journal for 2003-06-30

ending the month happy


I spent a good bit of time, last week, moaning about my budget.

It’s not that I’m losing money. Even at the rate I was consuming, I was amassing some savings and paying down my debts. What bothered me was that it was clear that I could really be doing much better at those two things if I just got a handle on stupid spending and poor planning.

I’ve done something I’ve done before, which is create a simple budget that should allow me to pay bills, enjoy life, and still work off stupid debts. I looked at a lot of free software budgeting and accounting programs, but none of them seemed to be what I wanted. I’ve got a cheesy little hack that I wrote while learning Ruby. It lets me keep my expenses in a nice little tab file, and it works quite well. I think that once I add some virtual accounts (like, money put toward a future expense) and reporting (like, how much did I spend on unplanned food in one pay cycle) it will be at least twice as useful, and that’s good.

Strangely enough, I decided to kick off this new budget by getting a loan and spending $2000 of it.


All the computers on are named after things from Alice—either Wonderland or Through the Looking-Glass. I thought it would be clever to reserve a subdomain, “deck,” for laptops and other transient devices. These could then given playing card names, like the cards from Wonderland. The only deck machine that’s been around much lately is knave, my laptop. (Gloria’s would-be Linux workstation, quite some time ago, was queenofhearts.)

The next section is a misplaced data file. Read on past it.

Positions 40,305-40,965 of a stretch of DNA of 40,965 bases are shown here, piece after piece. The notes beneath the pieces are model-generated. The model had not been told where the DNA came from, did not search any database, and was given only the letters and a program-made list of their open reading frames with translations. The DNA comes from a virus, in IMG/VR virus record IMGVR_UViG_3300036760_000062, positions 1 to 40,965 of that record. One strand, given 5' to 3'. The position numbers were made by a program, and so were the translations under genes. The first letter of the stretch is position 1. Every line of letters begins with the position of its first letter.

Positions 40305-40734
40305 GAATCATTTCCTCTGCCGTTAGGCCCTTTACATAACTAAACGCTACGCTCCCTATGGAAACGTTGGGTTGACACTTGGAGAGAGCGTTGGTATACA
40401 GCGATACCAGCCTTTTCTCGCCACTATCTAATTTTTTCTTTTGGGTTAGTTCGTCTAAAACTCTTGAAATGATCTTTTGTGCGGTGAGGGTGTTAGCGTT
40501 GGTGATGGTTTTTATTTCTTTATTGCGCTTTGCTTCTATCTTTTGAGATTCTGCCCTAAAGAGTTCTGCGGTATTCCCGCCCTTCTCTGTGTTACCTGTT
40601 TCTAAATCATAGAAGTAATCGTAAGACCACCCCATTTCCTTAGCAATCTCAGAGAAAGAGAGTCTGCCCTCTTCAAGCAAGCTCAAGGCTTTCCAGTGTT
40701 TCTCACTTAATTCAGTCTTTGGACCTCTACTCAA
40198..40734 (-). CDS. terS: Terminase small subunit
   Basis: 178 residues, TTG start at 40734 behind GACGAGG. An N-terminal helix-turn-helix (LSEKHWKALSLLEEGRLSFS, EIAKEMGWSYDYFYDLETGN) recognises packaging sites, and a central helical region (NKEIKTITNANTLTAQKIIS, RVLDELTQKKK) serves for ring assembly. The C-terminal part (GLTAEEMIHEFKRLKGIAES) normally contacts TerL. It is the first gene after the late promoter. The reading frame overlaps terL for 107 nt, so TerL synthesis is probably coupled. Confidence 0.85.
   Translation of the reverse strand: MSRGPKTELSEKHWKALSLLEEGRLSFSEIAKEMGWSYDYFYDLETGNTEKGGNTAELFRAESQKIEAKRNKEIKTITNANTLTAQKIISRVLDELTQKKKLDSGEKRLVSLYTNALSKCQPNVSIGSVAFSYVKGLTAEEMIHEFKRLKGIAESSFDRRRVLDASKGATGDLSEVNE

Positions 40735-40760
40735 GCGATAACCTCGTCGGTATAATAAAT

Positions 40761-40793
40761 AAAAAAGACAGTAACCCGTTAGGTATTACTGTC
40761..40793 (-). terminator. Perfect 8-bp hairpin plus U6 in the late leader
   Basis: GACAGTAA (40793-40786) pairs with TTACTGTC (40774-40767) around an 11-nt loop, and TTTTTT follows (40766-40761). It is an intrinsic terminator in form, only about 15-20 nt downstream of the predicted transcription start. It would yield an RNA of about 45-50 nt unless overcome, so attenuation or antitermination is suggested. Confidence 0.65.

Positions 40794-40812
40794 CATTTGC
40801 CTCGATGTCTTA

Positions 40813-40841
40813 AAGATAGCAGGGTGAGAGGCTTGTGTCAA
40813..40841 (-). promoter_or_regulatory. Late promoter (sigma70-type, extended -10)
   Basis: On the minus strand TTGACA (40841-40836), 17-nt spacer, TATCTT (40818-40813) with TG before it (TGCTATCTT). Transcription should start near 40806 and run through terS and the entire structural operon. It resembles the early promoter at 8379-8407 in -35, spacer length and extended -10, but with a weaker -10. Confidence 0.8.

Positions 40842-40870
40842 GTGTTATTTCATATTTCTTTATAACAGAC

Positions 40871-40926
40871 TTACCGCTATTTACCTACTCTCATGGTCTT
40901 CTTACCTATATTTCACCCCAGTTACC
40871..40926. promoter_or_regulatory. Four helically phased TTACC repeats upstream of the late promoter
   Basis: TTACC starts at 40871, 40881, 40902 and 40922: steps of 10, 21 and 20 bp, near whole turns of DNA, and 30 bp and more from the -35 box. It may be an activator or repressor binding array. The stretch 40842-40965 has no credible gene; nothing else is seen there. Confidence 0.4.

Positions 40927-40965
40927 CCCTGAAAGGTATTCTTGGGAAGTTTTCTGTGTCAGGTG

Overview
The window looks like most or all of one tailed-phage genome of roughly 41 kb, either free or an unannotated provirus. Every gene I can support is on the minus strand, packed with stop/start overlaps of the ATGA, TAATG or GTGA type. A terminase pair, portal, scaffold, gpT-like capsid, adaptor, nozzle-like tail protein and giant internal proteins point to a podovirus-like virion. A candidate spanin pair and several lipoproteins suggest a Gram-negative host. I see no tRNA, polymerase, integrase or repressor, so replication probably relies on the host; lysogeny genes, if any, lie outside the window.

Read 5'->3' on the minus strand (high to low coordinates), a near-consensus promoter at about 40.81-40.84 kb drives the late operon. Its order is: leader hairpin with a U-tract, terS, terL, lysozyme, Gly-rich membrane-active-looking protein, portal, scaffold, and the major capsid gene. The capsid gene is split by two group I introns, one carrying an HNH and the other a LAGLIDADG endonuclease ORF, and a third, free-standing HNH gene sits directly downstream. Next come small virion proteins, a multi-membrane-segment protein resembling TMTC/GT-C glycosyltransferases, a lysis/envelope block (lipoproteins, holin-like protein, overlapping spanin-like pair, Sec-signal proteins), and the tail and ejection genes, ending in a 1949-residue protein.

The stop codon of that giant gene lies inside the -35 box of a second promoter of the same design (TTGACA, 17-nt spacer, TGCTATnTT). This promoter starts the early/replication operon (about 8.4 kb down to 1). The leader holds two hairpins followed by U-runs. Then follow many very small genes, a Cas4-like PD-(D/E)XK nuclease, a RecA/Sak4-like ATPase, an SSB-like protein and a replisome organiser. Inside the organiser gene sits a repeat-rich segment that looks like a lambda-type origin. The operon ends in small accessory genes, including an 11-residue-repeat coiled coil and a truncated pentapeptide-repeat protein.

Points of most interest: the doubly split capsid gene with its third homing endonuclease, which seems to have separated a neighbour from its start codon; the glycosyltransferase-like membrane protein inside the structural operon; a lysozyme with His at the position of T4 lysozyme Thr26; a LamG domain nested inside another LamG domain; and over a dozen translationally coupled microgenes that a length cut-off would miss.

The previous two knaves were both Dell Latitudes, and while they did their job admirably, they just weren’t the kind of laptop I wanted. I wanted something like the laptops I’d really enjoyed in the past: my Aero and my Duo. They were sweet little subnotebooks that ran nice, easy-to-manage operating systems (Slackware 3 and MacOS 7). The subnotebook is, to me, the perfect size of machine. I can type on it, I can fit code on its screen, and it doesn’t feel like a huge burden to carry around.

So, obviously I was really tempted when the 12” Apple PowerBook was released.

I’d been longing for one for months, and even though every once in a while I’d give up on it for a bit, the longing never really died. I wanted to go to the Apple Store to see it and get my hands on it and try the keyboard. I meant to do it some time ago, but we didn’t get to it. This weekend, though, we got down there.

Of course, by the time we were going, I had nearly made my decision already. I knew I could afford it, I’d done oodles of research, and I’d confirmed that the keyboard on the 12” was nearly identical to the keyboards on other PowerBooks. Once we were at the King of Prussia mall (about an hour’s drive), it would’ve been wrong not to buy one, I think. Yeah.

Anyway, we hit the Apple Store first, and I tried out the PB’s keyboard and oogled at other Macs. Obviously there were no G5’s there, but I was content to look at the iMacs and G4’s. I was surprised at how large the iMac’s base is. It’s not that it was big, but it was bigger than I had imaged.